Peace Boat

The Peace Boat/ Image source:

The Peace Boat/ Image source:

Last night I attended a Peace Boat Reflection evening at their Tabadanobaba headquarters in Tokyo. As part of the evening, I was fortunate to hear the personal testimonies from three a-bomb survivors from Hiroshima. In 1945, on the day of the atomic bombing, they were only 1, 2 and 15 years of age.

As well as sharing their Hibakusha* testimonies, the three women (now aged between 70 and 85) talked about their experiences onboard the most recent Peace Boat voyage and their participation in the Boat’s Hibakusha Project. An audience of over fifty listened intently to the voyage highlights and their reflections.

The Peace Boat has been operating for over 30 years and is a Japan-based international non-government organization that travels to ports around the world to promote peace, human rights, and sustainability messages. It is a massive operation! Every year, three chartered passenger voyages are conducted (three months per trip), with approximately 900 people participating per cruise in peace activities and international exchanges. Since initiating the Hibakusha projects onboard selected charters, over 150 Hibakusha have joined the voyages and travelled around the world giving personal testimonies.image18_2860

One of the projects showcased from the recent voyage was the ‘grandchildren project’ that involved young people volunteering to be ‘grandchildren’ of Hibakusha during the voyage and experimenting with creative expression to re-tell Hibakusha stories (via song, performance, visual arts and more). The Hibakusha representatives attending the Reflection seemed genuinely moved, impressed and impacted by the creative works the young people generated in response to their stories.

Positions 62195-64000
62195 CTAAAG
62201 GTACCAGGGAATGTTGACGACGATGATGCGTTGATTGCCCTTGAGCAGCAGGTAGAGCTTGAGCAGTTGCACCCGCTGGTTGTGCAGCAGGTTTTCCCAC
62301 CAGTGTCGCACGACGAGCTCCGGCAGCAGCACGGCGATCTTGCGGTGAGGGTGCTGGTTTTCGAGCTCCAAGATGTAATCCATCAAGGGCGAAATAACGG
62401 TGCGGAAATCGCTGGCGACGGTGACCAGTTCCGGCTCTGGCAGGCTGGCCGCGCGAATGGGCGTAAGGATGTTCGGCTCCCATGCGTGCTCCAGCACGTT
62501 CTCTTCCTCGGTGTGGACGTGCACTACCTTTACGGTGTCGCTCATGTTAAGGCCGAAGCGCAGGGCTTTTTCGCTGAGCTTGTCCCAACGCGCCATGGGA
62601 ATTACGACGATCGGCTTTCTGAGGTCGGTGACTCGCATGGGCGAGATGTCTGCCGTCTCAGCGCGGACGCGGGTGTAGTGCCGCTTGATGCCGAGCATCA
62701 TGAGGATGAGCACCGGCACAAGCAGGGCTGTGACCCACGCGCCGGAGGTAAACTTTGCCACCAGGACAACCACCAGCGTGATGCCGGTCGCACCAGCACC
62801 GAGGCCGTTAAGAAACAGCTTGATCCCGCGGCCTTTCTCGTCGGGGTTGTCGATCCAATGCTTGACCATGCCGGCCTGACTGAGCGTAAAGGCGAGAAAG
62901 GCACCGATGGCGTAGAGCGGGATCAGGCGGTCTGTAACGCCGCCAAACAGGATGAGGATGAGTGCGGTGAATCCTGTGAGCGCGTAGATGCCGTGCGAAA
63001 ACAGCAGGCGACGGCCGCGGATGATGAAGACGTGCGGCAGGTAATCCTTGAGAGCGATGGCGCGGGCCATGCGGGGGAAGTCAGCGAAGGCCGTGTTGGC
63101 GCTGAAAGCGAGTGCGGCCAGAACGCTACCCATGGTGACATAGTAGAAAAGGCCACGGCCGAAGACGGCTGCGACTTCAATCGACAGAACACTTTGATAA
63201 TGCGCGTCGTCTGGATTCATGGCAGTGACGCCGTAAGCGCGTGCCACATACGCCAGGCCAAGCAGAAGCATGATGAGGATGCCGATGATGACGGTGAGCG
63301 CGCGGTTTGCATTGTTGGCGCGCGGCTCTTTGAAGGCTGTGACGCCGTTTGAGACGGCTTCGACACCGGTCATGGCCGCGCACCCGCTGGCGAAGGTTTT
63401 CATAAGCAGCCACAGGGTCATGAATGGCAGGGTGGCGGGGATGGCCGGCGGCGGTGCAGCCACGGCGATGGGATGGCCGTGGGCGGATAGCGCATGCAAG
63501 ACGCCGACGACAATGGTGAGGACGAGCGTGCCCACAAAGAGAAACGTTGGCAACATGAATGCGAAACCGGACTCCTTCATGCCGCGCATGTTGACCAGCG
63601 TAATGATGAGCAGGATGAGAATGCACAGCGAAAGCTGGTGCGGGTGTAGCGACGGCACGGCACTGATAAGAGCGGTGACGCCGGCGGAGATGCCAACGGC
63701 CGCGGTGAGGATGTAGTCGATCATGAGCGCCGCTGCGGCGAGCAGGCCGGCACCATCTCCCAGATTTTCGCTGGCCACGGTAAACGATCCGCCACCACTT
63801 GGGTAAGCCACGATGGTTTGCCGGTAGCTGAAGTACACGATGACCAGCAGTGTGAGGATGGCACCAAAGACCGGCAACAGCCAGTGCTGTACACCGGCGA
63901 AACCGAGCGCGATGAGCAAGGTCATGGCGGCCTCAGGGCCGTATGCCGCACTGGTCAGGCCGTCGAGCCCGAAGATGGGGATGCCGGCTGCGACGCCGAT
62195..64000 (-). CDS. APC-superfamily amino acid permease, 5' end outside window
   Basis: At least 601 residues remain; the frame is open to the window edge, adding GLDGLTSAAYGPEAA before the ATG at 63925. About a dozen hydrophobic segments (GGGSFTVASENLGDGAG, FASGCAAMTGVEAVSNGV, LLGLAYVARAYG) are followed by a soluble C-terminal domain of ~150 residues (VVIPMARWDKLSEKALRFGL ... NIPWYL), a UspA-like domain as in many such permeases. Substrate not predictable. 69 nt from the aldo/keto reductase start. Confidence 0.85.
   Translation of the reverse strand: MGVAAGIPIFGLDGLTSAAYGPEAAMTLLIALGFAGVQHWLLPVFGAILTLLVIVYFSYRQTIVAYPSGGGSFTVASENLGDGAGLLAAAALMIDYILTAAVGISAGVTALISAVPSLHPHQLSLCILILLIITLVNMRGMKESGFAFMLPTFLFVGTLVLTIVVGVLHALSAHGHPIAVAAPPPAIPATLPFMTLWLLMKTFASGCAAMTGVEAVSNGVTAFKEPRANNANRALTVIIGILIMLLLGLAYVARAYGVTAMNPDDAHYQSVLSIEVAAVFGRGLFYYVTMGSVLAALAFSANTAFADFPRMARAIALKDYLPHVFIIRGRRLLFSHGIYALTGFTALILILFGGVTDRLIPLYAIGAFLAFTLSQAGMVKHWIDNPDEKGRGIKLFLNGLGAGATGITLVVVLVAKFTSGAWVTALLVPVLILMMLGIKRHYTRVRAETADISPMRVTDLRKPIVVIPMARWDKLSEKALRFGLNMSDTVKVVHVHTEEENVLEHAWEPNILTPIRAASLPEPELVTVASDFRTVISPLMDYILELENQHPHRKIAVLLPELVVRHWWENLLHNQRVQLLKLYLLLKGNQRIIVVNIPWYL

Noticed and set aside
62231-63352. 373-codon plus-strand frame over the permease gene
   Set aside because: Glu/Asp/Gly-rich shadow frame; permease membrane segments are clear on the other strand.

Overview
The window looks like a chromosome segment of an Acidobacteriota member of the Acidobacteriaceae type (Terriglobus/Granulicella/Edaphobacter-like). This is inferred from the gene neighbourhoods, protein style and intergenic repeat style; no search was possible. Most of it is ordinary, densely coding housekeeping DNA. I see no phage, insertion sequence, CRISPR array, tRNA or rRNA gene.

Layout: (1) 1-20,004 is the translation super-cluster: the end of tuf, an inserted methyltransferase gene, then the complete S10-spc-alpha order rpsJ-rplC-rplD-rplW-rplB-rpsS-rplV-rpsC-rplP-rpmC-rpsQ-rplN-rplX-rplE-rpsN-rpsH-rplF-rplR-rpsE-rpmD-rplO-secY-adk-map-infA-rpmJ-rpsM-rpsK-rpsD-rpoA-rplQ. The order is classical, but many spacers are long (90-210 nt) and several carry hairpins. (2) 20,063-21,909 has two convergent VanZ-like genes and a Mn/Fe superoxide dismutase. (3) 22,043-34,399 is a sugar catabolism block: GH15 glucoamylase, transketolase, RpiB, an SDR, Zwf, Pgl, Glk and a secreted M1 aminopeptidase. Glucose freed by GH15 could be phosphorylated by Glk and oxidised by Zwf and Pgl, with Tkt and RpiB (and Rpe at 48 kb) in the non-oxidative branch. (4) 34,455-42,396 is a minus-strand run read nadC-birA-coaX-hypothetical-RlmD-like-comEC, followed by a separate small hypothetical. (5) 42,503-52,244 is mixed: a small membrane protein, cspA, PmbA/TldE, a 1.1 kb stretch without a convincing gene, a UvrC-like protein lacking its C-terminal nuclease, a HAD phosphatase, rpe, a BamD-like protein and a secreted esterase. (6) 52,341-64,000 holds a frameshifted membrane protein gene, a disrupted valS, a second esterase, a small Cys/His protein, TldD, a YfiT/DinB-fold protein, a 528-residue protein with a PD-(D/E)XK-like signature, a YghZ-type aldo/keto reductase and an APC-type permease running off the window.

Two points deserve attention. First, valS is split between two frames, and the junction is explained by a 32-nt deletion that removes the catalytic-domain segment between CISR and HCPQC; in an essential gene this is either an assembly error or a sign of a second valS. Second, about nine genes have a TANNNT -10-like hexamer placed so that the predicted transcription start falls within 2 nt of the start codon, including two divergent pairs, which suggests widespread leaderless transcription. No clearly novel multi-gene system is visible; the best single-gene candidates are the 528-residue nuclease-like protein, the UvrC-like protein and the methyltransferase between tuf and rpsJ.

In the final sum up for the evening, some wise words were shared from one of the Peace Boat Coordinators, as she offered advice for what successive generations can do to help keep Hibakusha stories alive (paraphrased below):

The first step is to listen to Hibakusha.

After we get to know them we need to seek ways to become a bridge for Hibakusha stories and younger generations.

If we use creative expression, there are endless ways in which this can be achieved.

Next year marks the eighth Hibakusha related voyage, timed with the 70th anniversary of the atomic bombings of Hiroshima and Nagasaki. It is being supported by the Mayors for Peace network and will be running the ‘I was her/his age’  initiative where activities will be tailored for parents and children (aged 5-11 years of age) exploring the Hibakusha stories in the context of….’when I was your age’. The voyage goes from April 12 to July 25, 2015 and the Peace Boat is now calling for participants.

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My special thanks goes to the hospitality of Rika (the Hibakusha voyage coordinator) and Naomi for her wonderful translation on the night.  It was a moving and insightful evening.



* Hibakusha is the Japanese word meaning persons exposed to or affected by radiation from atomic bombs.